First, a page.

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Document 52018DC0219


COM/2018/219 final

Brussels, 19.4.2018

COM(2018) 219 final


A European retail sector fit for the 21st century

{SWD(2018) 236 final}
{SWD(2018) 237 final}

1.Strengthening the competitiveness of the European retail sector

A dynamic and competitive retail sector is important for consumers, businesses and hence the whole EU economy. The sheer magnitude of companies and jobs involved as well as the contribution to the EU value added make retail key for boosting long-term economic growth. 1  

Driven by evolving consumer needs and technological progress, the sector has been rapidly transformed and is a catalyst for innovation and productivity. 

EU households spend up to one-third of their budgets on goods distributed by retailers. Through price, choice and quality of the products on offer the retail sector has an impact on the quality of life of those living in the EU.

The 3.6 million companies active in the retail sector (mainly SMEs) interact with other economic sectors such as wholesalers and product manufacturers as well as transportation and logistics and other business services. A better performing retail sector will as a result generate positive spill-over effects on the entire economy.

The Single Market enables retailers to access some 500 million potential consumers. However, this requires a favourable business and regulatory framework that is fit for the needs of both on-line and off-line retailers and which assists in responding to challenges affecting the retail sector at a global level. 2

The rapid growth of e-commerce is transforming the sector. E-commerce has become a fact of life for most EU citizens. This brings both new opportunities as well as challenges for the sector. The development of multi-channel retail and the blurring boundaries between off-line (physical premises) and on-line (e-commerce) promotes competition and fosters innovation in the sector. However cross-border e-commerce in the EU still has much room for improvement. In addition, not all companies find it easy to keep pace with the emergence of new business models – 80% of retailers do not yet sell on-line. Many small retailers, in particular, find it difficult to adapt.

For the Single Market to deliver, appropriate action must be taken at national, regional and local level. In the context of the European Semester, several Member States have already carried out reforms aiming to improve the regulatory environment for retailers. 3  

Still, the productivity of the EU retail sector has been lagging behind other sectors and is less dynamic than in other comparable economies. 4 Retail has also been less profitable than other sectors. Accumulation of regulation has a negative impact on its performance. Retailers must comply with an accumulation of diverse and often complex regulatory frameworks set at the national, regional and local level. Such restrictive regulations lead to less dynamic retail markets with fewer entries and exits of retail businesses and lower employment prospects. 5

Source:    Own calculations based on information collected from Member States, from Eurostat and through dedicated studies 6

A modern retail sector needs more investment and a favourable business environment. The Investment Plan for Europe supports a further deepening of the Single Market, notably by removing barriers to investment, fostering greater regulatory predictability and reducing excessive regulation.

With the implementation of the Digital Single Market Strategy 7 , the Commission took steps to make the Single Market fit for the digital age. Boosting cross-border e-commerce was one of the main objectives. The Commission proposals on geo-blocking 8 , cross-border parcel delivery services 9 , modernisation of the VAT system 10 , digital contracts rules 11 and the forthcoming initiative on on-line platforms 12 will help retailers to seamlessly operate on-line. The Commission is also proposing actions for a fair and effective taxation of the digital economy 13  and to ensure the independence of payment card schemes and processing entities. 14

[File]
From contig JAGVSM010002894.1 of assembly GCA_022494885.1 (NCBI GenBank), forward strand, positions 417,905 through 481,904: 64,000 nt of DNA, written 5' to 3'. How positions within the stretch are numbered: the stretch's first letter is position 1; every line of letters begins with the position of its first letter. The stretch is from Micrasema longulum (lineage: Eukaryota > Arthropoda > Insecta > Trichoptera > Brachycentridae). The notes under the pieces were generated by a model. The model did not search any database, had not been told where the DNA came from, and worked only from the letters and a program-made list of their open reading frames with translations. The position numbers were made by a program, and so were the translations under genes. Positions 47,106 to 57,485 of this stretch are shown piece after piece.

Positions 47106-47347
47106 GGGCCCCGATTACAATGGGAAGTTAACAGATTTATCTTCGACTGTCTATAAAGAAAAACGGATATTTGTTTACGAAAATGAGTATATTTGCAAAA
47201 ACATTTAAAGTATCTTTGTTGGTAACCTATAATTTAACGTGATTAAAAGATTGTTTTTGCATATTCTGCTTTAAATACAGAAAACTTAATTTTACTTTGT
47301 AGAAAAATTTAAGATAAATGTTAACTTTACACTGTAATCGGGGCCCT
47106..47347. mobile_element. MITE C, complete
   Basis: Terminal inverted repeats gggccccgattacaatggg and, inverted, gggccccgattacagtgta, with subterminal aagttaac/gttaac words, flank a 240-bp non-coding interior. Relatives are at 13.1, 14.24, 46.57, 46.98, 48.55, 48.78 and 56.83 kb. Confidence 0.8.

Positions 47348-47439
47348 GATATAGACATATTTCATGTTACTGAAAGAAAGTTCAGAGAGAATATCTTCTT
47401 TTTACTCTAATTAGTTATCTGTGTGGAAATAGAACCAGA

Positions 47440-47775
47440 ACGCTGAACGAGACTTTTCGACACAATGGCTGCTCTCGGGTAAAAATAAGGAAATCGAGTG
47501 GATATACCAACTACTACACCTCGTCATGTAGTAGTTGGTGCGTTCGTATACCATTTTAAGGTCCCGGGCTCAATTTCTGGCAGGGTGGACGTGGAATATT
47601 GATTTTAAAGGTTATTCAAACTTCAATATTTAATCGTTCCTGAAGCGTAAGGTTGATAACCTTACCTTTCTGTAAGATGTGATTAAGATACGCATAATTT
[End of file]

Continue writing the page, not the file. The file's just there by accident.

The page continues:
New opportunities are emerging for start-ups active in the sector. The start-up and scale-up initiative 15 aims specifically at removing barriers for start-ups to scale-ups in the Single Market, by creating better commercial opportunities and facilitating access to finance.

The New Skills Agenda for Europe proposed a number of actions, which will help equip EU citizens with the right skills to meet the challenges of the fast-changing global economy. 16 Retail needs skills matched to the requirements of digitalisation. In addition, Erasmus+ offers new opportunities for long-term apprenticeships abroad in a wide range of economic sectors including retail.

The Single Market for goods is of particular importance for the retail sector. In December 2017, the Commission tabled two legislative proposals to make it easier for companies, especially SMEs, to sell their products across the EU 17 , and to strengthen controls to prevent unsafe products from being sold to EU consumers. 18 In addition, the Commission tabled a proposal to eliminate key contract law-related barriers hindering cross-border trade. 19 The Commission is also taking further initiatives to improve the legal framework for consumers and businesses. 20

The Services Directive enables retailers to establish outlets throughout all Member States more easily. In its judgment, in the Visser case 21 , the Court of Justice of the European Union ("ECJ") confirmed that retail is a service and as such is covered by the Services Directive. 22 The Directive ensures that certain very restrictive market access requirements are prohibited and others may only exist where they are non-discriminatory, justified by a legitimate public policy objective and proportionate. In that regard, the Directive also aims to guarantee efficient, objective and non-discriminatory procedures for market access within a reasonable time period. Similar requirements are imposed by the Treaty on the Functioning of the EU in situations falling outside the scope of the Services Directive, such as operational restrictions.